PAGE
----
UV Systems Gain Favor for Water Disinfection

May 1, 2002
U.S. Environmental Protection Agency (EPA) approval for ultraviolet (UV) light for the disinfection of potable water is only now emerging.

U.S. Environmental Protection Agency (EPA) approval for ultraviolet (UV) light for the disinfection of potable water is only now emerging. UV is an attractive alternative to traditional potable disinfection methods because of its simplicity, ease in installation, ability for retrofit, low operating costs and capital costs.

One pioneer in the use of UV for disinfecting potable water is Severn Trent Services, offering medium pressure UV technology through its FrontLinetrademark family of municipal UV products. The FrontLine products have a multi-spectral, high-energy output enhanced in the germicidal region. This combination causes the total and permanent deactivation of micro-organisms, avoiding photoreactivation.

UV disinfection works by exposing waterborne microorganisms to UV light at a specified intensity for a specified period of time. The germicidal UV light renders the microorganism "microbiologically dead." This process consists of the UV light penetrating the cell wall and affecting the DNA in a way that the cell cannot reproduce.

When an application requires UV disinfection for high flow rates, a medium-pressure lamp (MP) is used for various reasons. The MP lamp produces a polychromatic light with a broad spectral band output ranging from 200 nm to long wavelength of visible light. The polychromatic light produced by MP lamps is enhanced in the germicidal region.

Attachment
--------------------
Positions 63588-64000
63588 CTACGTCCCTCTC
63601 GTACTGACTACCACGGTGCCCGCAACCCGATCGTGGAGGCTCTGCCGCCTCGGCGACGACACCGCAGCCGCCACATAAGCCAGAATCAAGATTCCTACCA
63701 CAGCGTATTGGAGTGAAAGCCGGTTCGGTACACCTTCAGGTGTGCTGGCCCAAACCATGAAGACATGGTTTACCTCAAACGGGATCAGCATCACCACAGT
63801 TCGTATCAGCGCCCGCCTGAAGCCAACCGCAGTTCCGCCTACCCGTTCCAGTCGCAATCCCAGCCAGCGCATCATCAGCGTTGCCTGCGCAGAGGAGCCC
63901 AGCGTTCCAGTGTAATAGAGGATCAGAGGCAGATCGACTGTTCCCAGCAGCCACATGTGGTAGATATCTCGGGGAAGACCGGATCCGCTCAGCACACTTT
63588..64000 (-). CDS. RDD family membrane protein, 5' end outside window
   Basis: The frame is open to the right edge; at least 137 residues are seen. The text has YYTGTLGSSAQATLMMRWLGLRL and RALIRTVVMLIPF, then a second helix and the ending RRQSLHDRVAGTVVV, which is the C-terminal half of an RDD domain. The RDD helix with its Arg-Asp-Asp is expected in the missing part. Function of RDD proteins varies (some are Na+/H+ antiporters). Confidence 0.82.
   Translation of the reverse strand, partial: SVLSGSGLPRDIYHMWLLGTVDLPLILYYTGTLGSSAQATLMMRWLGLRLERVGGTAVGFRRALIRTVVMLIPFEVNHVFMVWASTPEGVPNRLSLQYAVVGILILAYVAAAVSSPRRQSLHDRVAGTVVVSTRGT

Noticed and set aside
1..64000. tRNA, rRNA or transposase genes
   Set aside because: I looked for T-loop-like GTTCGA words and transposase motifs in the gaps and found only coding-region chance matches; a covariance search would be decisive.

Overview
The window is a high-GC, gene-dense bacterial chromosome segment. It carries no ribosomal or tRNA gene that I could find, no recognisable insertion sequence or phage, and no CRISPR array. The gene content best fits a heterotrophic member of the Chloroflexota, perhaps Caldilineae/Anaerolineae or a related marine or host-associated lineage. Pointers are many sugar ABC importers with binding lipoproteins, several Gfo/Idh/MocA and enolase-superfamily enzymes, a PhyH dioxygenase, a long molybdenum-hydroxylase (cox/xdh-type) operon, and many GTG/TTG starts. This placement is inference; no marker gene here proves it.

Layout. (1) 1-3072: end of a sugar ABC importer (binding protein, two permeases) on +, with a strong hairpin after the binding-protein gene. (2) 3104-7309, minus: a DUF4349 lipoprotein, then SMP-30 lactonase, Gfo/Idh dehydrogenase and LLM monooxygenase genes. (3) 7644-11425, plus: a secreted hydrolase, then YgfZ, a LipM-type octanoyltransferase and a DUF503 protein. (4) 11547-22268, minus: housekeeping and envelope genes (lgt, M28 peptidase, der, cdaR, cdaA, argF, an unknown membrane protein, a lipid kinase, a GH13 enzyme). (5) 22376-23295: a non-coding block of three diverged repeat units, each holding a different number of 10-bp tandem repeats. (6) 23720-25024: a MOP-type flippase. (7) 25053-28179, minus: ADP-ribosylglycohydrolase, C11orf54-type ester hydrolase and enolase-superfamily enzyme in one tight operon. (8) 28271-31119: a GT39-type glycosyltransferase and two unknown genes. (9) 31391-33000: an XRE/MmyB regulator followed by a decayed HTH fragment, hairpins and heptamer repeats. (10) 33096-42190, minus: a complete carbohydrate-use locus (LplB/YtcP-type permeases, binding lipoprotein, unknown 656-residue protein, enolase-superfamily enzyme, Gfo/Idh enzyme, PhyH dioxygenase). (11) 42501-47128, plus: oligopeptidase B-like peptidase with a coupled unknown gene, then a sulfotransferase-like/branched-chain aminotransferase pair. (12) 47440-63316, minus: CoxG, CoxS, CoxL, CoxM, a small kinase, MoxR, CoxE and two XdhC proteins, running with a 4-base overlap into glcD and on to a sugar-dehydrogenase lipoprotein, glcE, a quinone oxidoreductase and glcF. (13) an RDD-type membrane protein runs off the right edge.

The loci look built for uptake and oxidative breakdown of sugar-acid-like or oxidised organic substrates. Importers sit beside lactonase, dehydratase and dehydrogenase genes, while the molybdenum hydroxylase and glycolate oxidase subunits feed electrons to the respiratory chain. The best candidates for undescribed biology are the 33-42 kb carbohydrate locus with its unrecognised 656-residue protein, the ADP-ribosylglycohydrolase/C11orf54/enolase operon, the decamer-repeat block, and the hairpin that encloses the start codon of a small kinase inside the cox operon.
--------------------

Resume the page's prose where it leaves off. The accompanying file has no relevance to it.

A higher amount of energy is required to operate a MP lamp, compared to low pressure lamps, because of the deeper internal vacuum pressure applied to the MP lamps during the manufacturing process. Photo-reactivation, the ability for bacterium to repair themselves after exposure to UV light, is reduced by the use of polychromatic light. Interestingly enough, while low pressure lamps tend to reduce their output based on water temperature, MP lamps are not sensitive to temperature fluctuations and are found to be effective from zero to 80

A single Severn Trent Frontlinetrademark UV disinfection unit can handle flow rates ranging from 86,000 gpd to 50 mgd.
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The use of UV disinfection offers advantages in municipal water treatment plants and has been proven to inactivate giardia lambia cysts and cryptosporidium parvum oocysts at specified wavelengths. Other disinfectants, including chlorine, have had difficulty in rendering these parasites harmless. Due to these recent findings, the EPA has proposed the use of UV as a best available technology (BAT) for treating drinking water, removing it from the current category of an emerging technology.

Since UV leaves no residual, another disinfectant must be added to achieve a residual. However, safety concerns surrounding the management and handling of traditional disinfectants such as chlorine are not relevant to the ultraviolet method of disinfection. In addition, there is a low potential for UV disinfection to produce organic disinfection by-products (DBPs). Since no halogens are used in the physical process, there is no need to worry about direct by-products such as THMs (trihaloamines) or HAAs (haloacetic acid).

Designed to meet the demands of the potable water industry, Severn Trent's FrontLine UV systems are constructed with chambers designed to provide highly turbulent water flow, enabling an efficient UV dose. A single unit can handle flow rates ranging from 86,000 gpd to 50 mgd.

FrontLine products are available with options such as UV monitors, transmittance monitors, temperature sensors, wiper systems, and PLC inter-link capabilities. The series is UL certified and built in compliance with ISO 9001 quality standards.

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